How housing in England has changed since the 1960s

By: LSL Land & New Homes


The Department for Communities and Local Government recently published a comparison of the English Housing Survey (EHS) first published in 1967, to the most recent survey published in 2017. (Data covers 1965 to 2015).

This post will take a look at some of the key changes that have taken place over the last 50 years.


Fifty years ago more than half (51%) of the English housing stock was owner occupied, 29% was rented in the social rented sector and 20% was privately rented.

Fifty years later, 63% of the stock was owner occupied, 17% was in the social rented sector and 20.1% was privately rented.

It is interesting to note that the number of properties privately rented (20%) remains almost unchanged, with a marginal 0.1% difference.

Percentage of population in each tenure

It is perhaps unsurprising that there has been a 40% decrease in the proportion of the population living in social housing since the 60s.

However, this ‘snapshot’ comparison does not show the substantial changes to tenure during the intervening period, especially in the private rented sector.

The graph below shows what been happening since the 60s.

Trends in tenure

The proportion private renters dropped throughout the 1950s, 1960s and 1970s, hitting a low point of 9.0% in 1992.

Social renting, on the other hand, steadily increased over the same timescales, reaching a peak in 1981 of 31.7%.

From the turn of the century the number of owner occupiers rapidly increased and plateaued in the 90s. From 2006 there was a slight reduction of owner occupiers with a matching increase in private renters.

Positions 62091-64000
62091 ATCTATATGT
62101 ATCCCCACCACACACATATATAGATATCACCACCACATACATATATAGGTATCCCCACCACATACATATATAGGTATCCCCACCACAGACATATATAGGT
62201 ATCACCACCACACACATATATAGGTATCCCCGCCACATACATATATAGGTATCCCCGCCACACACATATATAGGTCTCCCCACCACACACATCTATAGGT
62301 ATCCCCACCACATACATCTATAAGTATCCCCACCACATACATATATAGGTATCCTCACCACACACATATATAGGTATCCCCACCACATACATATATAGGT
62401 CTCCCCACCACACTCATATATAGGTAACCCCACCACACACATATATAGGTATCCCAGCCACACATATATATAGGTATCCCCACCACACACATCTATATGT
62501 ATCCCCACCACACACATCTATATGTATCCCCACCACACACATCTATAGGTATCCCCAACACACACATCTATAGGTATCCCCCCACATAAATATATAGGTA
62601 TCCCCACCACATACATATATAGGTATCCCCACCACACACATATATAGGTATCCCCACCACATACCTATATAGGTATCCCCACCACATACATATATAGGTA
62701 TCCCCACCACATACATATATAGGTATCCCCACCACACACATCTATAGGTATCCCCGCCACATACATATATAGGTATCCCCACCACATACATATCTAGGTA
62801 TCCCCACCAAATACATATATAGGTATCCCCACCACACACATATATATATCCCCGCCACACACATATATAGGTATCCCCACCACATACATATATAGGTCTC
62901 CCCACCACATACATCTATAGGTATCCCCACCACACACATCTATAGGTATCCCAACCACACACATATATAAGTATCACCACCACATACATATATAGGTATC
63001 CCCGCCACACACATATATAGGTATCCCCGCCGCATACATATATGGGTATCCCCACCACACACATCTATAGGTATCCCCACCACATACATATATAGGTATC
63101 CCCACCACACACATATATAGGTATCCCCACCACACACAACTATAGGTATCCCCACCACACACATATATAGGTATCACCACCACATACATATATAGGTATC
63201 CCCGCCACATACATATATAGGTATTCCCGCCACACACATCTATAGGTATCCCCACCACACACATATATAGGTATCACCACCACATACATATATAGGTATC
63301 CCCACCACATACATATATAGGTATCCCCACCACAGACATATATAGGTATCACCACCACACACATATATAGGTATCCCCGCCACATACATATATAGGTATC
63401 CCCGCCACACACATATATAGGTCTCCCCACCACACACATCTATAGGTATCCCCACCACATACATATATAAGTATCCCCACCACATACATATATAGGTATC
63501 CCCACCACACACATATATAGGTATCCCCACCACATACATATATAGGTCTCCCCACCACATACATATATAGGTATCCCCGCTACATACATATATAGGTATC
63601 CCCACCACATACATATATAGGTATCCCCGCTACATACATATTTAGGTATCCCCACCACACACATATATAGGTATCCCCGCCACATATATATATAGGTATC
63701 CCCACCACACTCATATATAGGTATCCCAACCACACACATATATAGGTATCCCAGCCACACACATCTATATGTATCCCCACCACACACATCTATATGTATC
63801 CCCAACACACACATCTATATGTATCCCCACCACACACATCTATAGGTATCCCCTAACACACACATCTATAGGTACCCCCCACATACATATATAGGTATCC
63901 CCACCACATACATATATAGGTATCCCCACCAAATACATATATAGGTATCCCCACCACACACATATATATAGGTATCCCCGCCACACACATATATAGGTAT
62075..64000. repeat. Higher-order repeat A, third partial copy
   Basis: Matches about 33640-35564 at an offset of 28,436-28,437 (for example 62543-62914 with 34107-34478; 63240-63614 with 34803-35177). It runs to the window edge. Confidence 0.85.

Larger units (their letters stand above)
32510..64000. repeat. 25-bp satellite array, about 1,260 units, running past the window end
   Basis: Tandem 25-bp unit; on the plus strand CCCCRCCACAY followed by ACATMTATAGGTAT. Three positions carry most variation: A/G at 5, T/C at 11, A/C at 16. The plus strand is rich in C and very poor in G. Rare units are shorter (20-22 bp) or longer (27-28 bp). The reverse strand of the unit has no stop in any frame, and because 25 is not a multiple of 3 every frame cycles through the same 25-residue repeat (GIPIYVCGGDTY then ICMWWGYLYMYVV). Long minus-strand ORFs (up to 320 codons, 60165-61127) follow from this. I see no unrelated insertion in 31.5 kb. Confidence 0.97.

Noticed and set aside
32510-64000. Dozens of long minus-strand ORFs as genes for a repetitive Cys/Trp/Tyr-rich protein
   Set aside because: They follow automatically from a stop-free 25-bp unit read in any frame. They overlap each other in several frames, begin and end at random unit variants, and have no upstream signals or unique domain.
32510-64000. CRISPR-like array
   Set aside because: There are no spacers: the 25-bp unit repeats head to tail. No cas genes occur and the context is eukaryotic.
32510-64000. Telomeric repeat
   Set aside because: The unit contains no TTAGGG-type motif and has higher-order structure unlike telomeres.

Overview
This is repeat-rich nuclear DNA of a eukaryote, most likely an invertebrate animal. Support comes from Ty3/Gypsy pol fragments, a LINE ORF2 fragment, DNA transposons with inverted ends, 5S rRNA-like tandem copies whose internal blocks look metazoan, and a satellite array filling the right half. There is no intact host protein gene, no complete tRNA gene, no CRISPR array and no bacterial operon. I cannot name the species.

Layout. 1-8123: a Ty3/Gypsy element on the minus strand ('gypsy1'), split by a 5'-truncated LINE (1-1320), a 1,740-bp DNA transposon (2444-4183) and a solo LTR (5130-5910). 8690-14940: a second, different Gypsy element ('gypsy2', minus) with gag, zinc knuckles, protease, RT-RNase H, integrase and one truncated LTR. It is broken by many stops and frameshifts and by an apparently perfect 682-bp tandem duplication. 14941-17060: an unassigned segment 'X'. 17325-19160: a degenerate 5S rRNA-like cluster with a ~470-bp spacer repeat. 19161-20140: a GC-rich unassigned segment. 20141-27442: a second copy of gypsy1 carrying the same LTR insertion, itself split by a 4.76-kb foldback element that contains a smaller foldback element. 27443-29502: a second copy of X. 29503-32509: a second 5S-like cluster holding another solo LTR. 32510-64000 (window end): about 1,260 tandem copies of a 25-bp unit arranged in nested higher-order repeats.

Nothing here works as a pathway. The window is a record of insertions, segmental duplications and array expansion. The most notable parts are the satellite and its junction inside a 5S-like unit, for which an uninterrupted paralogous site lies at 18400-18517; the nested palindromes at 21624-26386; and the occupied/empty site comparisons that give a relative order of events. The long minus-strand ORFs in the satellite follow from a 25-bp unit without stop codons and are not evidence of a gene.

The graph below shows the number of completions by developer type from 1946 to ~2016.

Annual completions by developer type

The number of housing association completions has increased steadily and consistently since the 40s.

The well-publicised reduction of local authority spending on building projects is very evident, with a gradual reduction to a low point of 50 completions in 1999. Since then there has been a very gradual recovery, which should be boosted as a result of the recent budget.

Household size

Since the 1960s households have become significantly smaller. The “50 Years of the English Housing Survey” document makes use of census figures to show that the average household size in 1961 was three people, but by 2015/16 this had reduced to 2.4 people.

This was in part due to a large increase in the number of one or two person households, which in 2015/16 made up 64% of households, compared to 43% in 1961.

There has been a corresponding increase in the number of under-occupied homes. Over the last 20 years, under-occupation in the owner occupied sector has increased to the point where over 50% of owner occupied households are under-occupied in 2015-16. (Where under-occupation is defined as a property having two or more unoccupied bedrooms).


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